State to create new lethal injection method under legal settlement

California to create new lethal injection method under legal settlement with victims' rights group

Nearly a decade after the state last executed a prisoner, California has agreed to a settlement that moves the state closer to restarting the death chamber.

The settlement of a lawsuit brought by crime victims’ families requires Gov. Jerry Brown’s administration to unveil a new method of lethal injection this year. That method, which Brown officials said would be a single-drug lethal injection, will be subject to public comment and court challenges.

If the plan survives the scrutiny and litigation, it still could be stymied by difficulty in obtaining drugs needed for executions. Manufacturers, pressed by death penalty opponents, are refusing to sell drugs for executions. Compounding pharmacies, another possible source of the drugs, also could have trouble procuring the necessary chemicals to make them.

Still, the settlement remains the first breakthrough in a years-long hiatus in executions in California. It is likely to reignite the debate over capital punishment in the state and test the resolve of the Brown administration. Brown personally opposes capital punishment but defended the death penalty when he was attorney general.

After losing pretrial motions in the case, Brown’s administration agreed to propose a new method of lethal injection within 120 days of a Supreme Court decision on Oklahoma’s three-drug method of execution. That ruling, expected later this month, will determine whether one of the drugs used in Oklahoma violates a constitutional ban on cruel and unusual punishment.

Opponents of the death penalty, caught off guard by Tuesday’s announcement, said they expected any new proposal to fail.

“California hasn’t carried out an execution in almost 10 years at this point,” said Ana Zamora of the ACLU of Northern California, “and any effort to change the execution protocol is doomed to fail and guaranteed to bring more legal challenges, more delays and cost more money.”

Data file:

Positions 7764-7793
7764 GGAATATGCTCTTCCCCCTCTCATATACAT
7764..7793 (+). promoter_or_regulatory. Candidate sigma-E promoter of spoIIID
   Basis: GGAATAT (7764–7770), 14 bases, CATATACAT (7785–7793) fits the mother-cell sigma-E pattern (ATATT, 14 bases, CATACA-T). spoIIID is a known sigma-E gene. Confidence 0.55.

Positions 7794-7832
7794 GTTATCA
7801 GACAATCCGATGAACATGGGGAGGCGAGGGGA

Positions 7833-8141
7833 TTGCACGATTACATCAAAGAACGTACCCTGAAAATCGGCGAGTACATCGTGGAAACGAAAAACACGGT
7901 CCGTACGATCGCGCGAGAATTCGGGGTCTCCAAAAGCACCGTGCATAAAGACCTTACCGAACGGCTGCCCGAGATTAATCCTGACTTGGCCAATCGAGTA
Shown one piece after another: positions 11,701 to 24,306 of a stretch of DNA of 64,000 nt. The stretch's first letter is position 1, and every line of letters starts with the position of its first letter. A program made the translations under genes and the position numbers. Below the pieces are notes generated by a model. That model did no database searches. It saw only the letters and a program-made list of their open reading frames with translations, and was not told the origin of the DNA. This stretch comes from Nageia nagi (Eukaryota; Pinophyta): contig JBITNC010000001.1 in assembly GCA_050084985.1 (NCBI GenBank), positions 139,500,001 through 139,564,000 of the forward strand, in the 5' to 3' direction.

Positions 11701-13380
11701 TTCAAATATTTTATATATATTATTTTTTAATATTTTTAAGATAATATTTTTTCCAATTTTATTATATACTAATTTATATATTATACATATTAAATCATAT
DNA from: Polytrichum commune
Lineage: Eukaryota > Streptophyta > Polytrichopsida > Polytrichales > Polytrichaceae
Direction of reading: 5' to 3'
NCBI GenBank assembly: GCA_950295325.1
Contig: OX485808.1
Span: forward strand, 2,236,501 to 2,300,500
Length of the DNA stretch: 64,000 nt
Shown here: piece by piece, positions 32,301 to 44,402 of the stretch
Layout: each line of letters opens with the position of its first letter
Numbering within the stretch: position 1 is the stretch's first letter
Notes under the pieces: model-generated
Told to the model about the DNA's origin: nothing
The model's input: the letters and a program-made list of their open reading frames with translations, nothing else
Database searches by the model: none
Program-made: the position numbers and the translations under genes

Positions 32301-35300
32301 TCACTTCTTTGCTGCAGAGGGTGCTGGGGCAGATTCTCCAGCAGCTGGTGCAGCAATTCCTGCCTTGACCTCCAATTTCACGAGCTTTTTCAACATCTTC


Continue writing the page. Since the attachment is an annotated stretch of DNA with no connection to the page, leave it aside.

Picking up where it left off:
Robert Dunham, executive director the Death Penalty Information Center, agreed that any new protocol would probably face lawsuits. So far this year, 14 inmates have been executed in other states with either imported drugs or chemicals made in compounding pharmacies, Dunham said. Another execution was scheduled in Texas for Wednesday.

Texas, Georgia and Missouri execute inmates with a single injection of pentobarbital, a barbiturate used in animal euthanasia that can be produced by some compounding pharmacies.

Kent Scheidegger, legal director of the pro-death penalty Criminal Justice Legal Foundation, expressed hope that the state proposal would provide for alternatives should one drug or another become unavailable.

He conceded the likelihood of lawsuits, “but if pentobarbital is the protocol, I think their chances of getting a stay on that are close to nil.” The settlement was reached just as Scheidegger’s group, which filed the lawsuit, was seeking internal documents from the state to determine what work it had done on developing a new execution method.

Brown ordered the prison department to devise a new lethal injection method more than three years ago. A spokesman for the California Department of Corrections and Rehabilitation blamed the delay on uncertainty as to whether drugs would be available for executions.

“They said they were starting to work on it three years ago,” Scheidegger said. “How much they have actually worked on it and how much they let it sit, I do not know. I wish the whole thing had gone faster — I regret I had to file this suit at all — but this is what it took.”

A federal judge in 2006 found that the state’s previous three-drug method could cause excessive suffering in violation of the Constitution. The state proposed another method and remodeled its execution chamber, but a state appeals court said California violated an administrative procedures act by failing to vet the new protocol properly.

Scheidegger’s group sued on behalf of former UCLA and NFL star Kermit Alexander, whose mother, sister and nephews were killed, and Bradley S. Winchell, whose sister was killed by inmates now on death row. Alexander and Winchell argued that the prison department was violating state law by failing to establish a lethal injection protocol.

California has 749 inmates on death row, the most in the country. More than a dozen have exhausted their appeals. Since 1978, California has executed 13 inmates, 66 have died from natural causes and 24 have committed suicide.

The state’s voters narrowly defeated a ballot measure in 2012 that would have abolished the death penalty. Eight states have rescinded death penalty laws since 2000, most recently, Nebraska.

maura.dolan@latimes.com

Twitter: @mauradolan

Copyright © 2016, Los Angeles Times

UPDATE

8:47 p.m.: This post has been updated with additional details.

3:22 p.m.: This post was updated include a comment from the California Department of Corrections and Rehabilitation.

This story was first posted at 1:28 p.m.

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